Luther articulated himself upon a process that hand already begun in the Christian church.
To . . . articulate the dumb, deep want of the people.

Expressed in articles or in separate items or particulars.

An animal of the subkingdom Articulata.

To utter articulate sounds; to utter the elementary sounds of a language; to enunciate; to speak distinctly.

To joint; to unite by means of a joint; to put together with joints or at the joints.

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Usage Examples

I think Chris Weitz is an amazing director, and his sensibility - I wouldn't even know how to articulate it - it's just, he's a very sensitive, interesting guy.

To provide meaningful architecture is not to parody history but to articulate it.

Good art provides people with a vocabulary about things they can't articulate.

Good business leaders create a vision, articulate the vision, passionately own the vision, and relentlessly drive it to completion.

My dad, like many Southern men, is this very emotionally expressive person who isn't as articulate in words about his feelings as he is with breaking a chair or something like that.

To me, the job of the artist is to provide a useful and intelligent vocabulary for the world to be able to articulate feelings they experience everyday, and otherwise wouldn't have the means to express in a meaningful and useful way.

Misspelled Form

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Other Usage Examples

So sometimes the facts are good and sometimes the facts are bad, the important thing from the point of view of a principle as broad and important as freedom of speech is that the courts articulate and set forth in a very protective way what those principles are.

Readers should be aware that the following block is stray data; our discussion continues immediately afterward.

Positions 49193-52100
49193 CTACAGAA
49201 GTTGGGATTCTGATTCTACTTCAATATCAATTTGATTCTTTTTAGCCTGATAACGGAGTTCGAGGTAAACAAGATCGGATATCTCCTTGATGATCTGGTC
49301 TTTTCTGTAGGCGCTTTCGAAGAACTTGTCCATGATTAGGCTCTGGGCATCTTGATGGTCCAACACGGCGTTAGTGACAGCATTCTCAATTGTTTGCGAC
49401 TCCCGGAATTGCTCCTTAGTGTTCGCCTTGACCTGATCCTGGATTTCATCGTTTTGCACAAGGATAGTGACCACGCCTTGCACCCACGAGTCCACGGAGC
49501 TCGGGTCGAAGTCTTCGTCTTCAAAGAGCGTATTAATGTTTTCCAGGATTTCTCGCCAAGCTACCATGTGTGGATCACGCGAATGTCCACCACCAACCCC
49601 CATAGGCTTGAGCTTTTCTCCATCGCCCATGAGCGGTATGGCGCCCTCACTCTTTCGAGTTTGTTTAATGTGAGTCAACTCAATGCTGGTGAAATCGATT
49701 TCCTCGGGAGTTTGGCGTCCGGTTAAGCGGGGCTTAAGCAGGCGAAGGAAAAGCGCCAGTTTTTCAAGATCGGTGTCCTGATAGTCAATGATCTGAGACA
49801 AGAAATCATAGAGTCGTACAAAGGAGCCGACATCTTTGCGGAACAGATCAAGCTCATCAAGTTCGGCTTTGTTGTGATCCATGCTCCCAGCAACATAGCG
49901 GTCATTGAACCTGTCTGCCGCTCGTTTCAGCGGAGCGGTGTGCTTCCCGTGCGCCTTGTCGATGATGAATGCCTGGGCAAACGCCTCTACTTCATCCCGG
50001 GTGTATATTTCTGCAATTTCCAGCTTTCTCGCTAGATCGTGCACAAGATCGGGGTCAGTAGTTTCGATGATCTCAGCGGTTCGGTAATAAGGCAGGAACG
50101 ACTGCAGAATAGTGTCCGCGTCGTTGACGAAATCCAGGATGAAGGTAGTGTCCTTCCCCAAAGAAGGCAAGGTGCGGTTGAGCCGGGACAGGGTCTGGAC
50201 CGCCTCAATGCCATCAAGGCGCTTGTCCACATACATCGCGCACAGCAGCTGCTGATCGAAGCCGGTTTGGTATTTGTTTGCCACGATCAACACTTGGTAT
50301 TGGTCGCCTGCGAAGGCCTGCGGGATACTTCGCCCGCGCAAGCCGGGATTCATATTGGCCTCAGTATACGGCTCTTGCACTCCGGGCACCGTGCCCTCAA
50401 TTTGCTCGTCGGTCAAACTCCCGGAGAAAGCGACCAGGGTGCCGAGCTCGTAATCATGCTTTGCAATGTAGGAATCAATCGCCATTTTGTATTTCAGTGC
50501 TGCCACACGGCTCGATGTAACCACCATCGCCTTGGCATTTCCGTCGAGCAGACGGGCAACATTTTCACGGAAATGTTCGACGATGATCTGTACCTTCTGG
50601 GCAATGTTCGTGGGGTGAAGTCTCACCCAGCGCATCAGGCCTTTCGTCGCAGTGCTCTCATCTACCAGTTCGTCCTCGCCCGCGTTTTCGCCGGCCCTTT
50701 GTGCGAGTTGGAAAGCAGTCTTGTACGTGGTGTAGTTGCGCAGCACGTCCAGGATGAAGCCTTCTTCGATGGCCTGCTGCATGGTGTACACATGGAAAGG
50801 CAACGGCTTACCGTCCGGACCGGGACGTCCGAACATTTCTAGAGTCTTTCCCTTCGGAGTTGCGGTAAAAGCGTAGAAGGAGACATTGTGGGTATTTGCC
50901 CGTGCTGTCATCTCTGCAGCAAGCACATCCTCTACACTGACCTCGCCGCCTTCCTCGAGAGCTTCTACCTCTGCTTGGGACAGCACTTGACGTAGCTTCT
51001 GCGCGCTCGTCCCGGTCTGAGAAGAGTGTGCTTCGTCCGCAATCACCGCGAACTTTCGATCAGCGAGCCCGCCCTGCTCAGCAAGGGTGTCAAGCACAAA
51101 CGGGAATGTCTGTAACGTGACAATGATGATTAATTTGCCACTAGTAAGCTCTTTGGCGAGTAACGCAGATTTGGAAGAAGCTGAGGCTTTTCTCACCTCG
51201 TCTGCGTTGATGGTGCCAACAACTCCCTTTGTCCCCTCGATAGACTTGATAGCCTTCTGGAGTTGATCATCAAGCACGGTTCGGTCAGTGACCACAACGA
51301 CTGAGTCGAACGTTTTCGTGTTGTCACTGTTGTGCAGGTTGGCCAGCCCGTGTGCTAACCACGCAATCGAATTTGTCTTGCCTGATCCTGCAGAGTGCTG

But the ability to articulate what you are doing, to be clear about it, and to stick to it is, I think, the essence of political leadership.

I had to resign myself, many years ago, that I'm not too articulate when it comes to explaining how I feel about things. But my music does it for me, it really does.

A lot of people over time have had this kind of pattern in their relationship with Bill Clinton. You first meet him and you're overwhelmed by his talent. He's so energetic and articulate and full of ideas and he calls himself a congenital optimist and that optimism is contagious.

Well, I don't know if this is true of everyone, but I have this relationship with my parents where, despite however mature or articulate or grown-up I think I've become, as soon as I go home, I turn into this petulant 13-year-old, especially with the tone of my voice.

I do not find it easy to articulate thoughts about religion. I remain the sort of person who turns off 'Thought for the Day' when it comes on the radio.

When I meet large women who walk with confidence and are articulate and really have an understanding of how they walk in this world, I love them so deeply for being able to overcome such unbelievable odds.